An open source, open hardware implementation of mocap-grade optical tracking using accessible hardware!

What is AsterTrack?

AsterTrack is a combination of custom hardware and complex software to track a set of markers in 3D space. This is known as optical (or opto-electronical) tracking and is used commonly for professional Motion Capture and high-end VR setups. These are commonly very expensive, but this projects aims to implement the same concept using much cheaper, but still capable hardware. It is composed of three components:
  • The Tracking Cameras - Raspberry Pi based cameras with onboard marker processing
  • The Tracking Controller - a microcontroller for camera synchronisation and communication with the host PC
  • A Host with Configurator Software - this is the frontend for the user that performs the tracking and interfacing
Using it, you can track markers - both active markers (LEDs) as well as passive (retroreflective) markers - in 3D space, as well as track 6-DOF targets composed of multiple such markers. Each Tracking Camera only sees these markers in 2D as bright dots, and by associating them between cameras and frames it is possible to infer their 3D position given multiple calibrated cameras. This is the reason for the name of AsterTrack - you can think of it as Asterisms (small groups of stars in the sky, from the greek word for star, asteris) - humanity has assigned meaning to these 2D structures for a very long time, but only now, through the multiple viewpoints (parallax), can we infer the 3D position of these stars.

How is this possible?

In order to keep the costs down, some of the cheapest components of their class are used. Key to the success is the processing hardware of the Tracking Cameras, without which all images would have to be processed on the host, which is infeasible at any meaningful quality and not scalable. The processing happens on a Raspberry Pi Zero, which is commonly considered the cheapest Single Board Computer (SBC) on the market (before the Chip Shortage came, that is). Using low-level assembly code on the QPU, a high throughput and low processing latency has been achieved. The cameras are global-shutter and externally synchronised, currently using the OV9281 sensor, for a base tracking rate of 144Hz, up to 250Hz at half resolution.
The Tracking Controller is very simple, but crucial to the low-latency communication between the Tracking Cameras and the host, and the synchronisation of the Tracking Cameras.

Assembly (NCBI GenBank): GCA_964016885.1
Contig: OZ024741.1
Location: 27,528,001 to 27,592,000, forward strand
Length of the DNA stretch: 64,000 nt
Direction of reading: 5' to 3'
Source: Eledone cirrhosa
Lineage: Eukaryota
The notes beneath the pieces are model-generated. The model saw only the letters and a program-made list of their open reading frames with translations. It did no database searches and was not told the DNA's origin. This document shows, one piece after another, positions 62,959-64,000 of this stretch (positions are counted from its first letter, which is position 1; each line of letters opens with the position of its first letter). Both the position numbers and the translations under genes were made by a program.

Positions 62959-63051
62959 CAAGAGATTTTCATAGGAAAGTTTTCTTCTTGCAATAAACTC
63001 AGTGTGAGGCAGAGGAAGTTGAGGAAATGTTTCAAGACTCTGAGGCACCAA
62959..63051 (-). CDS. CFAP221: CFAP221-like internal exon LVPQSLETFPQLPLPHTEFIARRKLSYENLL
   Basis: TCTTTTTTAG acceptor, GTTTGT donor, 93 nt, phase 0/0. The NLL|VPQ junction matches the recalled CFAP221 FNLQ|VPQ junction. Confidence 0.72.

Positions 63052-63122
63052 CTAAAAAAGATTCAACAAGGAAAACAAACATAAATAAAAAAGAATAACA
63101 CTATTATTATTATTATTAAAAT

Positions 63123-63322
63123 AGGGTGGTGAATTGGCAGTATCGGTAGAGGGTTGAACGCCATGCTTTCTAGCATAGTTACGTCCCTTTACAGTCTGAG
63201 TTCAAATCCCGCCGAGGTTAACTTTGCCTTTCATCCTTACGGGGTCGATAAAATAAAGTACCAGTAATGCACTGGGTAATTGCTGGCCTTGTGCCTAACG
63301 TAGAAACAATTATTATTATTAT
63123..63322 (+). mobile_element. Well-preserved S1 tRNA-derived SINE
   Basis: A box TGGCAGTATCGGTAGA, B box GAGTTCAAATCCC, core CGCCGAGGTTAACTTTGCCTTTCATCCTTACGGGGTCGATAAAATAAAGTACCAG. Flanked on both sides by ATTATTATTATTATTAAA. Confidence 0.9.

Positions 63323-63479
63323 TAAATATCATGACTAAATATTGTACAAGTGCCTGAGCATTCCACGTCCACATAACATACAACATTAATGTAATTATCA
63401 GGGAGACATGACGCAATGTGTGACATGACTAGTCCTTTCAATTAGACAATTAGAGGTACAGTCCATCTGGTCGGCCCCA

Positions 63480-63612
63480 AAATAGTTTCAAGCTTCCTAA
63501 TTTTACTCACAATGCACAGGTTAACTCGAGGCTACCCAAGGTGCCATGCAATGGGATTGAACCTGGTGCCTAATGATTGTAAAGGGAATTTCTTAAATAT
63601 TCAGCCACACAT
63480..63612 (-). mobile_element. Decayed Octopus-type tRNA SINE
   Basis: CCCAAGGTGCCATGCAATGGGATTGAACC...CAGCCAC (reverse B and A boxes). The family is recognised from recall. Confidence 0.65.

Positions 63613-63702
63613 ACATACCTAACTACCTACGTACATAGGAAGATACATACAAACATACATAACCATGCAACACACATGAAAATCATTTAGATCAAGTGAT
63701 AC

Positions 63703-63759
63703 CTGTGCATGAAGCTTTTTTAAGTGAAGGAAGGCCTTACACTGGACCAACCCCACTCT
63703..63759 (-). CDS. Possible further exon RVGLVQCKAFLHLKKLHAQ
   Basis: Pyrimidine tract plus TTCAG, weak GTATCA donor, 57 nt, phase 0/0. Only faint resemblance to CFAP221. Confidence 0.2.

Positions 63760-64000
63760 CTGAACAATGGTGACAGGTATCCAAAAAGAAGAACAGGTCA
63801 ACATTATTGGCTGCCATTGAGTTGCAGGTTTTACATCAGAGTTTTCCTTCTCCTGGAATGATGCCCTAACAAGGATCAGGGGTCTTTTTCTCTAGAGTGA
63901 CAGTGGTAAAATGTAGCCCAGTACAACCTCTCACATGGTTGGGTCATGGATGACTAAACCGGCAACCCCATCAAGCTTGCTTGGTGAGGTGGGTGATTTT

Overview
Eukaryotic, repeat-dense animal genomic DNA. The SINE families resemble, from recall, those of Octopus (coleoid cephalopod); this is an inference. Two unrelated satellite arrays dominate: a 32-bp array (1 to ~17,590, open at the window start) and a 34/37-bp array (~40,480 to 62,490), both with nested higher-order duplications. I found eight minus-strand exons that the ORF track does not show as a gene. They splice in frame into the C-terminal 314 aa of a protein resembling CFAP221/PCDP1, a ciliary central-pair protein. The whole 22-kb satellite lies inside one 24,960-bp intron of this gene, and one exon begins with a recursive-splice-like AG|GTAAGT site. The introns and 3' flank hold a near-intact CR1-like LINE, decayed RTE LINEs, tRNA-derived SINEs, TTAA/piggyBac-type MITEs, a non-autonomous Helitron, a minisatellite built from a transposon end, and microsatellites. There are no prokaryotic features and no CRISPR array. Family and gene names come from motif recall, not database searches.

The rest of the magic happens on the host, with calibration being a huge challenge in past systems. Calibration currently requires only one marker to be waved around, and at least three Tracking Cameras. After that, any constellation of markers can be calibrated as a target for 6-DOF tracking.
Targets can be created by yourself, using retroreflective tape or infrared LEDs, as long as the constellation of markers is sufficiently unique. This can be used to track nearly anything with little to no intrusion.

All images are of prototypes in varying stages of development:

Current Prototype Tracking Camera in Black Case
Current Prototype Tracking Camera designed by JX35

Current Prototype Tracking Camera designed by JX35, with proper protections, newer, smaller camera module, and more LEDs

Recent Prototype Tracking Camera, with support for passive markers and final PCBs
Recent Prototype Tracking Camera designed by JX35, with custom PCBs and support for passive markers

Prototype Tracking Cameras, in an early 3D Printed Case, and without case supported by polymorph plastics
Early Prototype Tracking Cameras with simple electronics, with and without case

Early Target and Calibration Wand made from active markers (Infrared LEDs)
Early Target and Calibration Wand made from active markers (Infrared LEDs)

Very early prototype hardware, showing the Tracking Camera and Tracking Controller in an early state
Very early prototype hardware, showing the Tracking Camera and Tracking Controller in an early state